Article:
Relaymedia

Christian Radio's Plan to Expand Global Network Finally Approved

( [email protected] ) May 20, 2004 02:33 PM EDT

Heralding Christ Jesus’ Blessings will be 31 radio towers closer to their goal of broadcasting of the gospel to half the world after civil leaders of West Australia’s Kununurra approved the plan despite residential concerns the new radio towers would bring Muslim attacks and health problems to the area.

Mike Moore, manager of HCJB in Kununurra, said gaining approval for the 31 towers has been an agonizing process which started seven years ago when the Christian radio ministry first bought the land in Kununurra.

"(Planning approval) is not the final obstacle but we are certainly pleased that we have finally got there," Mr. Moore said.

Two years ago, similar plans prompted 800 of Kununurra’s 5550 residents to sign a petition against the project, fearing building radio towers that would broadcast Christian messages into Muslim countries would make the area a target for terrorists.

"I don't know that Islamic people are going to worry about a few radio towers in a little tiny place in outback Australia," said Wyndham-East Kimberley Shire president Barbara Johnson, who also mentioned residents had sentimental worries about the health and aesthetic implications of shortwave radio.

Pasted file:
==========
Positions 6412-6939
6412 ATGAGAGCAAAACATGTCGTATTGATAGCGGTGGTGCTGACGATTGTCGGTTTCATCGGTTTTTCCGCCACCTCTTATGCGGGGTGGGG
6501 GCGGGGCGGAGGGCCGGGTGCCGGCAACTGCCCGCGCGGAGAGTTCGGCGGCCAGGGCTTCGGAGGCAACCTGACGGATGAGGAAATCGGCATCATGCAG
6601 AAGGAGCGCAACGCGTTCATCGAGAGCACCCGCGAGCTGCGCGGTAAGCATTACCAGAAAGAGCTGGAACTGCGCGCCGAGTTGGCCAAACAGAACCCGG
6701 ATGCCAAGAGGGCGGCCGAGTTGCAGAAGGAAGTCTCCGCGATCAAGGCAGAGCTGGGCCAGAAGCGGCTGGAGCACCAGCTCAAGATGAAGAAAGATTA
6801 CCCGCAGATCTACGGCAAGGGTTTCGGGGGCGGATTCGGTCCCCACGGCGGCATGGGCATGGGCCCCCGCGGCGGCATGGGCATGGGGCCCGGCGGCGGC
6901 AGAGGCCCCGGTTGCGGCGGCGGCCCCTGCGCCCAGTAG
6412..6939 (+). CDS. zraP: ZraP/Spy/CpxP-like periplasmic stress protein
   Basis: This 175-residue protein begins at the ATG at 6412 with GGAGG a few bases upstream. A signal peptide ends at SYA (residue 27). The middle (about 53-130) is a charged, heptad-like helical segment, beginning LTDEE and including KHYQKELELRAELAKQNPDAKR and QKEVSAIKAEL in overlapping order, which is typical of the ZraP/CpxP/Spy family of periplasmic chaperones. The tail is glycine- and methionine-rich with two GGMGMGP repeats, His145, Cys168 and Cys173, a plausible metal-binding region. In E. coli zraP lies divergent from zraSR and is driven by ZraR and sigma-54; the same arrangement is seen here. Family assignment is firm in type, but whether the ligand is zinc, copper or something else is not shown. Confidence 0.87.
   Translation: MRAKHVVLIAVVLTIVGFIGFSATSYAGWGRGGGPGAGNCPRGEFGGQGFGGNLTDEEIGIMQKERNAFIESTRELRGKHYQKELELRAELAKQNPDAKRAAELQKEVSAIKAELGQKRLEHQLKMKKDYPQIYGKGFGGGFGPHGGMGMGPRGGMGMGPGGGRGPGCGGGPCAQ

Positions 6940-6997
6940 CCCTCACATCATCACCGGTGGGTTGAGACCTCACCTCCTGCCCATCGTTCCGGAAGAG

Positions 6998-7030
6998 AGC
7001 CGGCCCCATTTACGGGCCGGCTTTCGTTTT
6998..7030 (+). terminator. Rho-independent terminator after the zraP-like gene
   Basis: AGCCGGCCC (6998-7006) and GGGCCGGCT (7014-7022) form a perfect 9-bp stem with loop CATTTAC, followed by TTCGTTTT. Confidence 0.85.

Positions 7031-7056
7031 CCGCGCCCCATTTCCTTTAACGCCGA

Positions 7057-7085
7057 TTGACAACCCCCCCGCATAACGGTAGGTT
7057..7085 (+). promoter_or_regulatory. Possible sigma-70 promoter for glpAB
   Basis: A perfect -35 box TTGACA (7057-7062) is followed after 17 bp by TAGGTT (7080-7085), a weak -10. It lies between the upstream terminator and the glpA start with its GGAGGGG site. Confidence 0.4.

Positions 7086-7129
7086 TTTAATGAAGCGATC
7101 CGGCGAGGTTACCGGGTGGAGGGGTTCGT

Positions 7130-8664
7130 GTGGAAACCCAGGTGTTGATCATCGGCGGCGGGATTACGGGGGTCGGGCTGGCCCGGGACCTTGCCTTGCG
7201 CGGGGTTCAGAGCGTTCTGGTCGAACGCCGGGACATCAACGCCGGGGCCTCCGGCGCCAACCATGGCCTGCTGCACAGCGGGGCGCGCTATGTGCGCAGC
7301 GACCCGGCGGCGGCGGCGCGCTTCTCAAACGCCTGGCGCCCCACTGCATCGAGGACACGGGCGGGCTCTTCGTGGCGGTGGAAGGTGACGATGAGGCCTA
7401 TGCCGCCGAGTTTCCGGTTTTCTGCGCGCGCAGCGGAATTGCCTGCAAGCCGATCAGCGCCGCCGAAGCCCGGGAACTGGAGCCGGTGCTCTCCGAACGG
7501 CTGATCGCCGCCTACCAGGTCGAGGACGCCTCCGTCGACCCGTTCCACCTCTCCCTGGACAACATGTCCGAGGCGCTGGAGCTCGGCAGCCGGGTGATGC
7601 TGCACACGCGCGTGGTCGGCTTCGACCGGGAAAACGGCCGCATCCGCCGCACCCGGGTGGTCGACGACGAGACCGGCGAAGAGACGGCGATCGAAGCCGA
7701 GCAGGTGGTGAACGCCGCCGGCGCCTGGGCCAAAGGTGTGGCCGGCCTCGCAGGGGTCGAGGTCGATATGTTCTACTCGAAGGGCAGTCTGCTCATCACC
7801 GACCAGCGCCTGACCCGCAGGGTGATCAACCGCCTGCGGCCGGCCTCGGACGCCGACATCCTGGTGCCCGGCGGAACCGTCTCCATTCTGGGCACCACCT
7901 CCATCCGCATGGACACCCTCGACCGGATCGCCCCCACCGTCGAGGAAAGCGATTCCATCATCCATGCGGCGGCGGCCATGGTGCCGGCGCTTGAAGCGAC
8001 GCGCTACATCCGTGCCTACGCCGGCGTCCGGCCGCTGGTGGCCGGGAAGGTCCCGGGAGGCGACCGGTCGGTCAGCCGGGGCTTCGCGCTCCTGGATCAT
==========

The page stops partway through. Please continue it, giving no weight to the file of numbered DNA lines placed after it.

"If people are saying that because they're worried Christian messages will be transmitted into Muslim countries – well it really is a matter of turning your radio off if you don't like it,” she added.

Currently, there are three shortwave radio transmission towers at Kununurra that broadcast Christian-based programs to 50 million potential listeners in South-East Asia and the Pacific region.

Construction of the towers would benefit both parties. Mrs. Johnson said the $20 million construction, estimated by Moore, would provide an economic boost for Kununurra.

The 31 new towers would enable the Melbourne-based organization to expand its broadcast to reach up to 60% of the world’s population. However, the necessary land still had to be acquired from the state government but it had indicated that would occur in the near future, according to Moore.